In November, 1803, Meriwether Lewis and William Clark, and their growing contingent of “Corps of Discovery” men, spent five days here teaching each other celestial navigation and surveying skills. Using a sextant, octant, artificial horizon, and reference tables, they successfully obtained the first longitude and latitude data that they would use during the Expedition. Subsequent maps of the northern and western portions of the United States, prepared using Lewis and Clark’s data, began at the confluence of these great rivers which, in 1803, was located just south of 2nd Street in present-day Cairo.
The Spanish had many trails of their own, and were in competition with the United States to claim the western territories. They had tried to intercept Lewis and Clark on the plains, but were unable to find them. The Old Spanish National Historic Trail is still on the map in Colorado, New Mexico and in Utah and was an historical trade route which connected northern New Mexico settlements near Santa Fe with those of Los Angeles and southern California. Approximately 1,200 miles long, it ran through areas of high mountains, arid deserts, and deep canyons. It is considered one of the most arduous of all trade routes ever established in the United States and was explored, in part, by Spanish explorers as early as the late 1500s. The trail saw extensive use by pack trains from about 1830 until the mid-1850s.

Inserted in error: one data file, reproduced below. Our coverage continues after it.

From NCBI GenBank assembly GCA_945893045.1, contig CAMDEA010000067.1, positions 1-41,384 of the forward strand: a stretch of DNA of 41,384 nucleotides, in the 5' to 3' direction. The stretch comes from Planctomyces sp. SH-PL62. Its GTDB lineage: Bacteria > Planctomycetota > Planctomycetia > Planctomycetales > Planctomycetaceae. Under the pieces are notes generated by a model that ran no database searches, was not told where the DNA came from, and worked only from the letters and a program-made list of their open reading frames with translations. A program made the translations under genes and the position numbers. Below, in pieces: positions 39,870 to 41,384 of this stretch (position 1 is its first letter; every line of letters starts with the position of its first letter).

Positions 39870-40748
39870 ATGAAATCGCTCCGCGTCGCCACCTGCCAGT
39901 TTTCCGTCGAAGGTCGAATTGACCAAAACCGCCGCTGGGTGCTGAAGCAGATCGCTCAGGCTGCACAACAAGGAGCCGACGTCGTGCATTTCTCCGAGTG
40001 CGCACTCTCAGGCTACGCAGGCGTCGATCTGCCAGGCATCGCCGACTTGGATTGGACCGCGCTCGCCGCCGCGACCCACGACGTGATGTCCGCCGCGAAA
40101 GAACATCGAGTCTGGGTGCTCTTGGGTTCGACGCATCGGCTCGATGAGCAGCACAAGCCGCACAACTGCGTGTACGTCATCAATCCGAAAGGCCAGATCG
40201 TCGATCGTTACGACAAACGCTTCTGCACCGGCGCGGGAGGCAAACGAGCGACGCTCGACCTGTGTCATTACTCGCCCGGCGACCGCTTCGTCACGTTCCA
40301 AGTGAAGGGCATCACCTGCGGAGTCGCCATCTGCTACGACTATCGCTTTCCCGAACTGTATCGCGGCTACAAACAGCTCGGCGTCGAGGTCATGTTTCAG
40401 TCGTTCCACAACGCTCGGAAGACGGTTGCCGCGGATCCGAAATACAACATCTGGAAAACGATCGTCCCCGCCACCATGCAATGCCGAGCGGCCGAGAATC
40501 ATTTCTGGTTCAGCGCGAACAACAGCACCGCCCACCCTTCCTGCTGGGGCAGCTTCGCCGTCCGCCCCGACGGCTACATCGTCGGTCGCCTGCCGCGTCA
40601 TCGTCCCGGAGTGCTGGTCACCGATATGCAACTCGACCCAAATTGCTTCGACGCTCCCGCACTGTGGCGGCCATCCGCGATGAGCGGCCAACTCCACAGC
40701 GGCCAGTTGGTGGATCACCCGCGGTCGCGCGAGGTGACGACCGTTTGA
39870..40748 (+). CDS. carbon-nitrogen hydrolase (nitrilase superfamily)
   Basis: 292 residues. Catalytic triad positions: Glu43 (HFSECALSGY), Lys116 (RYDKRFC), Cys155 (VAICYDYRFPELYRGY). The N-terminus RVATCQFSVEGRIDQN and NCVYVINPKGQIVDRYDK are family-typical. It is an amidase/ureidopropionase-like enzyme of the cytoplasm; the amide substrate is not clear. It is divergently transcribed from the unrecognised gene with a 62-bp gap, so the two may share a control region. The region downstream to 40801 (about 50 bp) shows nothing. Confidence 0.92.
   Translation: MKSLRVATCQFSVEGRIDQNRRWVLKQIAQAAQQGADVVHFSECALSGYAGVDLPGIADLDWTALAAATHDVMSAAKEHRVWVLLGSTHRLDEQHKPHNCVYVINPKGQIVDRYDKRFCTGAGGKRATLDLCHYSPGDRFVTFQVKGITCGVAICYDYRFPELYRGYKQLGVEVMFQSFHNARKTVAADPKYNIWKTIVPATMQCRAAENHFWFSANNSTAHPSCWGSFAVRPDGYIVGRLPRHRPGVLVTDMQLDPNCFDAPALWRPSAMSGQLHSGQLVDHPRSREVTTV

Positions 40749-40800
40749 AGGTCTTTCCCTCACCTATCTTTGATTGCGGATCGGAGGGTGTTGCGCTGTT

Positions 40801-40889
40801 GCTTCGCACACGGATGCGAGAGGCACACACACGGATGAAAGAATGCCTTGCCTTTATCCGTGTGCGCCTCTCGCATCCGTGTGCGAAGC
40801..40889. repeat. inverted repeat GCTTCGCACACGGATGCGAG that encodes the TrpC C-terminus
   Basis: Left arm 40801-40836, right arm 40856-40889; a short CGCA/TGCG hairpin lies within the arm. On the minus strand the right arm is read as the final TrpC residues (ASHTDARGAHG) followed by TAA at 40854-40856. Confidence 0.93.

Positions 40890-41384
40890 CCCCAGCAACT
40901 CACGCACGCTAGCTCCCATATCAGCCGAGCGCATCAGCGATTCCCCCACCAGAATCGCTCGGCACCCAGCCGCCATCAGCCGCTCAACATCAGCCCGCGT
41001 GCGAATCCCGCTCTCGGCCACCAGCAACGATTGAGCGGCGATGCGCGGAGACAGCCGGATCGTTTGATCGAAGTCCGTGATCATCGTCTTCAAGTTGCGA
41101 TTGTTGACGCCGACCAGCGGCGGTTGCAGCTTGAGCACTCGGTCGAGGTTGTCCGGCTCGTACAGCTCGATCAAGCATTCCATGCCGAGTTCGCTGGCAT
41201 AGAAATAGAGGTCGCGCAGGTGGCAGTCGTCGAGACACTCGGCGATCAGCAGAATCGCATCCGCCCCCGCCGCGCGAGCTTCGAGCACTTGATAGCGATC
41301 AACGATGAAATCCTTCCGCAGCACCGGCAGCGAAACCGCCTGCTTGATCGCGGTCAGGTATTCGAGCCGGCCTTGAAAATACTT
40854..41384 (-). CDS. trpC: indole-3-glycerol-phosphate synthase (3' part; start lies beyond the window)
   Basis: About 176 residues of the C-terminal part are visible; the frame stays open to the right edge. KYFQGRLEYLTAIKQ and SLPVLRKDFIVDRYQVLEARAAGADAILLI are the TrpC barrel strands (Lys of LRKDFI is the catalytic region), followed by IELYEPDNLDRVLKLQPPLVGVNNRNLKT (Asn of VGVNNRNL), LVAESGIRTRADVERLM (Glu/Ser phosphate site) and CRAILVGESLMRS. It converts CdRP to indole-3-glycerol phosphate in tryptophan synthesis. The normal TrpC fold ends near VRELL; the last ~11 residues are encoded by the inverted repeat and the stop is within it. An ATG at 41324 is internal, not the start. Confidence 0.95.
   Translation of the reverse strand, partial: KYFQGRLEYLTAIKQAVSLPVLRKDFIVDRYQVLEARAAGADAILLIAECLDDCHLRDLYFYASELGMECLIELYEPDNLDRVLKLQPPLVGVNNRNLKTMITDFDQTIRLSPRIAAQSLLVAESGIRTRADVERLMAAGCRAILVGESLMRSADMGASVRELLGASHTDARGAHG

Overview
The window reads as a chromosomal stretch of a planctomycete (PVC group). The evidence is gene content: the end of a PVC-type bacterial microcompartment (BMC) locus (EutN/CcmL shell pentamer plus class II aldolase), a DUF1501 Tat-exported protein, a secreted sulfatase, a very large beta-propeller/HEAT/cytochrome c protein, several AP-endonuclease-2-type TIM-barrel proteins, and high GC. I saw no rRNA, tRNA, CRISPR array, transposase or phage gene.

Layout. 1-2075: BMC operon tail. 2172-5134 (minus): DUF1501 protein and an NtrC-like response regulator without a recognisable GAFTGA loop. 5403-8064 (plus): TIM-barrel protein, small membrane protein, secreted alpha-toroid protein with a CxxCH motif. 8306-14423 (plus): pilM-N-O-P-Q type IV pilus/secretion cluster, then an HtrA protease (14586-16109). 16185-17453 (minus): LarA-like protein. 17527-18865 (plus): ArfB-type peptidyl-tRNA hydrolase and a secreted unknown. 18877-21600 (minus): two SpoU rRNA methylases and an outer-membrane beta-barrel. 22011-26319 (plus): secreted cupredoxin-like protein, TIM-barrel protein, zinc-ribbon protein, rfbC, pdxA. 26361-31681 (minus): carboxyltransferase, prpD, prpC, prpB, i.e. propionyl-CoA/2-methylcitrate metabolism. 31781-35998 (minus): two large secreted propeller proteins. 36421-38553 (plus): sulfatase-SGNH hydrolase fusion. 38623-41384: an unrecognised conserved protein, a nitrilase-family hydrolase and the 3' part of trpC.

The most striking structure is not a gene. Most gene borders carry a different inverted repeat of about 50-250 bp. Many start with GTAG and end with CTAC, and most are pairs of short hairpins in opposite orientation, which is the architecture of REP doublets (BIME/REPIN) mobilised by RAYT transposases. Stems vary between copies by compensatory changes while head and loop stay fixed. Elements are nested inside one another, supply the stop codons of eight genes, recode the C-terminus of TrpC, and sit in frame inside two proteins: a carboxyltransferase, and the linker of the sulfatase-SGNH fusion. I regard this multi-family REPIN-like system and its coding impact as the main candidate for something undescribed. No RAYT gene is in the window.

Today’s travelers also can see traces of the old Santa Fe Trail, the eastern end of which was in the central Missouri town of Franklin on the north bank of the Missouri River. The route across Missouri first used by Becknell, a trader, followed portions of the existing Osage Trace and the Medicine Trails. West of Franklin, the trail crossed the Missouri near Arrow Rock, after which it followed roughly the route of present-day U.S. Route 24. It passed north of Marshall, through Lexington to Fort Osage, then to Independence, also one of the historic “jumping off points” for the Oregon and California Trails.
Before Lewis and Clark and the Spanish explorers and even the French trappers, Native Americans had settled and traveled the West. Tourists can visit sites such as Aztec National Monument, Chaco Canyon, Gallup, the Hubbell Trading Post and Chinle and the Canyon de Chelly in the Navajo Nation to name a few. Aztec Ruins lies near the banks of the “River of Lost Souls” named by a Spanish exploration party in 1776. They noted many ancestral Pueblo ruins as they crossed the Animas River valley looking for California. For thousands of years, Native Americans took to the trails for purposes of the harvest, the hunt, commerce, plunder, warfare, religious fervor and celebration. They may have forged trails at least as far back as some eight or nine millennia ago including thousands of miles of interconnecting trails extending from Texas’ westward to California’s Pacific Coast and from Mexico northward.